Published: 12:36, March 31, 2023 | Updated: 12:45, March 31, 2023
Protesters demand action on guns at Tennessee statehouse
By Reuters

Hundreds of people attend a public vigil to honor victims and survivors of a shooting at The Covenant School in Nashville, Tennessee, March 29, 2023. (PHOTO / AFP)

NASHVILLE, Tennessee - Protesters flooded Tennessee's statehouse on Thursday to demand lawmakers stiffen gun laws following a school shooting in Nashville that left six people dead, three of them 9-year-old children.

More than a thousand people joined the protest organized by local mothers, packing the building's rotunda and forcing highway patrol troopers to clear paths in the crowd for lawmakers to walk through.

Demonstrators held aloft placards reading "No More Silence" and "We have to do better" while chanting "Do you even care?" and "No more violence!"

S'Kaila Colbert, holding her infant daughter, told MSNBC that her love of Christ called her to protest. "To be a voice for the children, to prioritize their safety, I felt a duty to be here," she said.

US school shootings, defined as any incident in which a gun is discharged on school property, number 90 so far this year, according to the K-12 School Shooting Database website founded by researcher David Riedman

US school shootings, defined as any incident in which a gun is discharged on school property, number 90 so far this year, according to the K-12 School Shooting Database website founded by researcher David Riedman. The 303 incidents last year were the most of any year in the database, which began in 1970.

In the latest, the shooter killed three pupils and three staff members at Nashville's Covenant School. Police responded and killed the assailant, a 28-year-old former student at the school. A motive for the shooting was as yet unclear.

READ MORE: 6 shot dead by ex-student at Tennessee Christian school

Nashville's Department of Emergency Communications released 911 calls related to the shooting on Thursday, which showed calls flooding in to the dispatch center starting at 10:12 am local time.

In one, a woman tells a dispatcher she's hiding with children in the art room closet on the second floor and can hear shooting, as heavy booms are heard on the recording.

A child is heard saying "I want to go home!" at one point on the call. The woman then hushes the children and tells them to be quiet so they can stay safe.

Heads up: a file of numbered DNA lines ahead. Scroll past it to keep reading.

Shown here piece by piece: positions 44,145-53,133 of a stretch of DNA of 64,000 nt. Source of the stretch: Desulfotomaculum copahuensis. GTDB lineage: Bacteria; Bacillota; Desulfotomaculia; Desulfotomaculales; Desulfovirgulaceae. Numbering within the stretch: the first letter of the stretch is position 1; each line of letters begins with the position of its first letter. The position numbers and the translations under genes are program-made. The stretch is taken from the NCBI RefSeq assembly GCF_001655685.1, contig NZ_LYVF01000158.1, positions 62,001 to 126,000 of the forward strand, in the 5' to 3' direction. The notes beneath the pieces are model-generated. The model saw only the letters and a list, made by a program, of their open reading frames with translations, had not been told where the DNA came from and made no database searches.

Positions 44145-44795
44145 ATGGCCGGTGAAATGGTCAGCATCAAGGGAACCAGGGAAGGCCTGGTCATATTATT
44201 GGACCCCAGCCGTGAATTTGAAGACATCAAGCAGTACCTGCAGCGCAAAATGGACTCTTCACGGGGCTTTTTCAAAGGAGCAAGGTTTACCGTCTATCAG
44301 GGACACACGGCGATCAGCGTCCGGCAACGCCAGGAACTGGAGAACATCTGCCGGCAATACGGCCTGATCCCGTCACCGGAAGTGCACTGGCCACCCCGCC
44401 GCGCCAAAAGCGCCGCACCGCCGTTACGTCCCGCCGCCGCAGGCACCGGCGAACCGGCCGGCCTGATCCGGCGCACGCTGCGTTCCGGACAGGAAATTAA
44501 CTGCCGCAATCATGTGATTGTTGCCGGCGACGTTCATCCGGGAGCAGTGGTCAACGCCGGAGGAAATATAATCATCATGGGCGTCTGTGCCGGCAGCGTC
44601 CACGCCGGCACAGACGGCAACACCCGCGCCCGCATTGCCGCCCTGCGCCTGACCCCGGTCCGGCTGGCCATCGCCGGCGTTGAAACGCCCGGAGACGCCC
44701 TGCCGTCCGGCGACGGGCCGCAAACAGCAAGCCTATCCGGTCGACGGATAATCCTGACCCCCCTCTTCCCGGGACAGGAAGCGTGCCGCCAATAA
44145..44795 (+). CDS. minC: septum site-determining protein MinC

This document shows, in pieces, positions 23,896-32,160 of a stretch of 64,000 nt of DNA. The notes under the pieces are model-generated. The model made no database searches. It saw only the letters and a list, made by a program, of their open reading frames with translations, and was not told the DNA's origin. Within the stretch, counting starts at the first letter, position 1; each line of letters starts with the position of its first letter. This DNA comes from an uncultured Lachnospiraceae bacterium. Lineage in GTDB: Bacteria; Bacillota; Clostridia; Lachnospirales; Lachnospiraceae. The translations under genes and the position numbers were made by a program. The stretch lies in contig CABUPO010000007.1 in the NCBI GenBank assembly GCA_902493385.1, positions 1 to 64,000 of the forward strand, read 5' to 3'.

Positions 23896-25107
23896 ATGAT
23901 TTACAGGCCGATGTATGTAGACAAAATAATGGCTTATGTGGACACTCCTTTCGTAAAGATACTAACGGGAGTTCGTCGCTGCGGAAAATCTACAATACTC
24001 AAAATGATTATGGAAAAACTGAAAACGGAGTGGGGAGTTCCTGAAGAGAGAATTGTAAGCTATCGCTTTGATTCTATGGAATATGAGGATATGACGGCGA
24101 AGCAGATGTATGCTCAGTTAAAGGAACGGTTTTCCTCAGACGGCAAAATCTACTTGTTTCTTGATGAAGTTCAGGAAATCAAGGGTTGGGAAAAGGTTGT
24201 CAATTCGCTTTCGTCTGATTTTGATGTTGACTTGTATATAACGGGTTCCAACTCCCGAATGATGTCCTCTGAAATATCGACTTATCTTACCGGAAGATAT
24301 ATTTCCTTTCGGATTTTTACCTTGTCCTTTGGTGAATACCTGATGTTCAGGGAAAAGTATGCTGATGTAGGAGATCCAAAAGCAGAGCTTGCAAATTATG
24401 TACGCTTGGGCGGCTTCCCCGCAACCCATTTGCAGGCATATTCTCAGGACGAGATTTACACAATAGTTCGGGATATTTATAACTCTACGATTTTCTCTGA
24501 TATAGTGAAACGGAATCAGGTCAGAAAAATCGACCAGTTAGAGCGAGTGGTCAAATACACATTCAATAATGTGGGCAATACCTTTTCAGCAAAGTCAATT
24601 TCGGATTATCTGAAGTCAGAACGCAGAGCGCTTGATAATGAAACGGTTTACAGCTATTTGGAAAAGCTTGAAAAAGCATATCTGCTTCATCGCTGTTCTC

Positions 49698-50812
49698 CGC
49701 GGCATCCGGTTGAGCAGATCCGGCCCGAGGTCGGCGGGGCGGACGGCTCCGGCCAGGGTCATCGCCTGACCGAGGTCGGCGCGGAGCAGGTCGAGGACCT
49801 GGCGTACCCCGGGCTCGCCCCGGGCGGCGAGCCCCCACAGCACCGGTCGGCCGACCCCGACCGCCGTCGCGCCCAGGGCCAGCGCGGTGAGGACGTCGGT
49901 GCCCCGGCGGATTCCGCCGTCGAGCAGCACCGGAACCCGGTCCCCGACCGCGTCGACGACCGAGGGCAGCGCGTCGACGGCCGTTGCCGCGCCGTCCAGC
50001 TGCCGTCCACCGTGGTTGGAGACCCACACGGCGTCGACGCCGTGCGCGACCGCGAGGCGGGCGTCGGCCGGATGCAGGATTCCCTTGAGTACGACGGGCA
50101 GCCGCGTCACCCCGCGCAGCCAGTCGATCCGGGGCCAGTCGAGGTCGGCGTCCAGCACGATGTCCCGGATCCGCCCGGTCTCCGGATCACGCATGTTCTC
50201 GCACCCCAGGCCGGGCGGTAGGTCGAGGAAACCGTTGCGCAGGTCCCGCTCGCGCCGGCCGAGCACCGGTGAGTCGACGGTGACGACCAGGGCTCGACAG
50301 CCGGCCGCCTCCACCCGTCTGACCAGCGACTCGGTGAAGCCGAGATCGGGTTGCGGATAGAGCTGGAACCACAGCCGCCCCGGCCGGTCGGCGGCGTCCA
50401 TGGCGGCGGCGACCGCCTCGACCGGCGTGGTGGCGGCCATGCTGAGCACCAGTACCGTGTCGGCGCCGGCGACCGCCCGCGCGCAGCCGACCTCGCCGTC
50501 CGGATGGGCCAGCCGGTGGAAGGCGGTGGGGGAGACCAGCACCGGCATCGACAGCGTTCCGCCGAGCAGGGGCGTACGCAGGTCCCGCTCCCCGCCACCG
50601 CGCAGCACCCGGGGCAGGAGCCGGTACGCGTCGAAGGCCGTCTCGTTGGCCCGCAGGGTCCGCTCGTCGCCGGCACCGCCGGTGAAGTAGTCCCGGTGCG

In another, a woman says she is hiding beneath a desk in a nursery. Loud booms and two types of emergency alarms can be heard.

The city also released recordings of communications between dispatchers and officers headed to the scene.

At 10:15 and 8 seconds, a dispatcher says police have received multiple calls of shots fired at the school.

"They're advising they're still hearing more shots fired," she says at 10:17. "Got workers locked in the nursery and in the office."

By 10:25 comes the hope the shooting may be over: "Suspect down."

Call for reforms

Republican lawmakers in Tennessee this week delayed hearings on gun legislation that would expand access to firearms. The state in recent years has made it easier to acquire firearms and done away with the need for permits to carry concealed handguns.

State Representative Bob Freeman, a Democrat representing Nashville, on Thursday addressed lawmakers in the House chambers, calling for "common-sense" gun reforms, including background checks and red-flag laws to prevent individuals from possessing firearms who show signs of being a threat to themselves or others.

Freeman told his colleagues they had to respond to demonstrators whose chants could be heard outside the chambers.

"They're out there right now. They're begging for us to do something," he said, according to The Tennessean newspaper.

John Drake, the Nashville police chief, said the shooter's writings suggested plans to carry out shootings at other locations. Police said the shooter left behind a manifesto related to the attack.

The shooter was armed with two assault-style weapons and a 9mm handgun, which police later found were among seven firearms the assailant had legally purchased in recent years.

While the shooter targeted the school, housed in the Covenant Presbyterian Church and serving about 200 pupils from pre-kindergarten to sixth grade, the individuals were slain at random, police said.

ALSO READ: 'Nashville school shooter had emotional disorder, small arsenal'

The first funeral for one of the victims, nine-year-old Evelyn Dieckhaus, was set for Friday. Mourners are being asked to wear pink and green. Services for substitute teacher Cynthia Peak, 61, and Hallie Scruggs, 9, will be held on Saturday.

Nine-year-old William Kinney's funeral will be held on Sunday, while services for Mike Hill, 61, the school's custodian will be held on Tuesday and the funeral for head of school Katherine Koonce, 60, will be held on Wednesday.